4. Consider The Ramifications Of Filing An Online Complaint. Lastly, submitting an online ad complaint may impact an infringing advertiser’s online reputation as well as the trademark rights holder. Based on these ramifications, trademark rights holders should consider reaching out to alleged infringers, either directly or through an attorney, to see if the disputed ad can be removed amicably.
Additional Foreign Considerations: The consequences of filing online trademark ad complaints abroad is as significant, or even more so, then doing so in the U.S. As I have previously highlighted, countries maintain different beliefs and perceptions towards the legal rights that should be given to trademarks and other forms of IP. In particular, several important and emerging foreign markets such as Canada, Chile and New Zealand disagree with forceful online IP enforcement, as seen in their current rejection of copyright website takedowns. This means that submitting online trademark ad complaints may have similar or even more negative reactions in a business’ particular industry (and among the public) abroad than at home. Based on these circumstances, businesses should feel even more inclined to first reach out to foreign infringing advertisers before they submit online ad complaints.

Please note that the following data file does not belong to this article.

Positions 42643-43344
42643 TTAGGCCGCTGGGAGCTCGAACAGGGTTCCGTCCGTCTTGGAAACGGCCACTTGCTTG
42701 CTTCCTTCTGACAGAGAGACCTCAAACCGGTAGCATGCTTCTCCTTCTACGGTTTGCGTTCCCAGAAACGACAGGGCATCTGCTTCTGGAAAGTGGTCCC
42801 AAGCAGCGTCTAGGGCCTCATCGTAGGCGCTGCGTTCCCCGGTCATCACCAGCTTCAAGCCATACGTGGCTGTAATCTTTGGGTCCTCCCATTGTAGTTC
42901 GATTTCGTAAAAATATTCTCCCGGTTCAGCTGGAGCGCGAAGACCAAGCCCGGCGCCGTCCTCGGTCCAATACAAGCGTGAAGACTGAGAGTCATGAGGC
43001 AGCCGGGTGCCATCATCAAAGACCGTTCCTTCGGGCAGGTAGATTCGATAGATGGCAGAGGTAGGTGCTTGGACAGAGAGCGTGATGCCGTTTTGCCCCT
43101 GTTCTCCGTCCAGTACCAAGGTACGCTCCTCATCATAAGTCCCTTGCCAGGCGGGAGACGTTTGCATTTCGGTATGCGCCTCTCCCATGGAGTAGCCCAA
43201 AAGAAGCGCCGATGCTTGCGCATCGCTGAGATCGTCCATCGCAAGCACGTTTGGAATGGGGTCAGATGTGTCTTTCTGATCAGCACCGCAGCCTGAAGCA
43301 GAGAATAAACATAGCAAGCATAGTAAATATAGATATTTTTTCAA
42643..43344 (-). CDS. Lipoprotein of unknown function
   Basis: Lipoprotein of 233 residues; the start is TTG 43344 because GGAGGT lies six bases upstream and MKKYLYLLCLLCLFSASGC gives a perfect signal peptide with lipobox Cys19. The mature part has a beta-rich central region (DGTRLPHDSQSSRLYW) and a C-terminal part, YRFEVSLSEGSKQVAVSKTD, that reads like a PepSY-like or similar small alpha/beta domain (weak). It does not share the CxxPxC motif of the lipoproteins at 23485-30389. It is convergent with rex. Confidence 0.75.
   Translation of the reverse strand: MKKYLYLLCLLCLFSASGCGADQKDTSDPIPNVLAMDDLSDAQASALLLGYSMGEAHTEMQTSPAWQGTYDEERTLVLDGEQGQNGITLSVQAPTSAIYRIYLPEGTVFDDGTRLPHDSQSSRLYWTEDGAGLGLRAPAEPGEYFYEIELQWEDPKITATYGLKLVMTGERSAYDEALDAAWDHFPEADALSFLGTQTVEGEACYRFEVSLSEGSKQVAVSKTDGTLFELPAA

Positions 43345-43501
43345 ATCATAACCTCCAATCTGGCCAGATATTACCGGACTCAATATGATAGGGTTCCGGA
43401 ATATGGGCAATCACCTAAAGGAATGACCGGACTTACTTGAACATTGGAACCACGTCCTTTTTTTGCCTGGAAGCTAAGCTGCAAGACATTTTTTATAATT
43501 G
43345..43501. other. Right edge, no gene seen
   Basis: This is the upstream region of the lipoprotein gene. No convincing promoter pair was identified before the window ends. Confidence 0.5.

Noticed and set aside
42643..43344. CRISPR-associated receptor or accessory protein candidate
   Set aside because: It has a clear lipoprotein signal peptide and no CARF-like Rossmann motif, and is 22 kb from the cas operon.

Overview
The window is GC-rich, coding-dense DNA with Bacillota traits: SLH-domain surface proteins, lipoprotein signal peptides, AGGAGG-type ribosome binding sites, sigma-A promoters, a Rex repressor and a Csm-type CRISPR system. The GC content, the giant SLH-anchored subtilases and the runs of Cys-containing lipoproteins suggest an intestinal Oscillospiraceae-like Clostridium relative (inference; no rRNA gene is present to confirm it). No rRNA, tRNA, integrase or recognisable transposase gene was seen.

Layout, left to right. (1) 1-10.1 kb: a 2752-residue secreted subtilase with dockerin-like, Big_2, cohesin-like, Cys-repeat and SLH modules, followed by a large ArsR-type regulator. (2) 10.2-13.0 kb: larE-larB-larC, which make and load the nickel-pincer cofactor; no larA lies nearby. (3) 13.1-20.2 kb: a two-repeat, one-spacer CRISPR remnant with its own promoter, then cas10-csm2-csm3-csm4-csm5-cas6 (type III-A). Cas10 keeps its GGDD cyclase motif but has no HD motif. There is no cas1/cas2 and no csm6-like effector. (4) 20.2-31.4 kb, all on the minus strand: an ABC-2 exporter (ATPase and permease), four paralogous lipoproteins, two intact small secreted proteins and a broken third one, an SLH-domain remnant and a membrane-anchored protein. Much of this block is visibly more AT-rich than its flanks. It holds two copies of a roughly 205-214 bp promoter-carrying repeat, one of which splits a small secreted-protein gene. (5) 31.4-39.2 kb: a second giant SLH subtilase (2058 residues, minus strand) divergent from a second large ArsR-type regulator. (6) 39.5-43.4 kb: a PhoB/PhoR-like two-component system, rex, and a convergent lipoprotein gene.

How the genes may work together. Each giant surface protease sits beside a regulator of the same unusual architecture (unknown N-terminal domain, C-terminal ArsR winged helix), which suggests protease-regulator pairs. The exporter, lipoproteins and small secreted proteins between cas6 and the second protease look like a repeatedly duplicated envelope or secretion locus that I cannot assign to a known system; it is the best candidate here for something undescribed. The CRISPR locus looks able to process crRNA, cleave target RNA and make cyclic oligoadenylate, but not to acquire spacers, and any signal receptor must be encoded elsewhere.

What’s The Takeaway? As combatting infringing online advertisements has many of the same challenges and considerations in the U.S. as abroad, businesses wishing to protect their brands abroad need to identify the countries where they have or may have significant business and develop strategies to protect against online ad infringement. This requires considering foreign trademark registration, identifying major foreign online advertising websites, and developing processes and procedures to monitor and enforce rights against infringing advertising activity on such websites. Doing so can help businesses to more effectively protect their brands in the foreign markets they wish to grow.
The Canadian Parliament reintroduced proposed legislation late last month that will dramatically impact how foreign copyright and trademark owners can protect their rights in Canada, and ultimately around the world. Reported to be enacted by the end of this year, the Combatting Counterfeit Products Act (Bill C-56; CCPA) proposes specific amendments to Canada’s Copyright Act and the Trade-marks Act that will allow foreign rights owners to better control the cross-border flow of counterfeit goods in Canada. The CCPA provides several notable reforms, including the expansion of registerable trademarks and new claims of recovery for trademark counterfeit goods. However, I believe its most important proposed reform is the establishment of a system allowing rights owners to register their copyrighted works and trademarks with Canadian authorities—while gaining help in detaining counterfeit shipments entering and leaving Canada.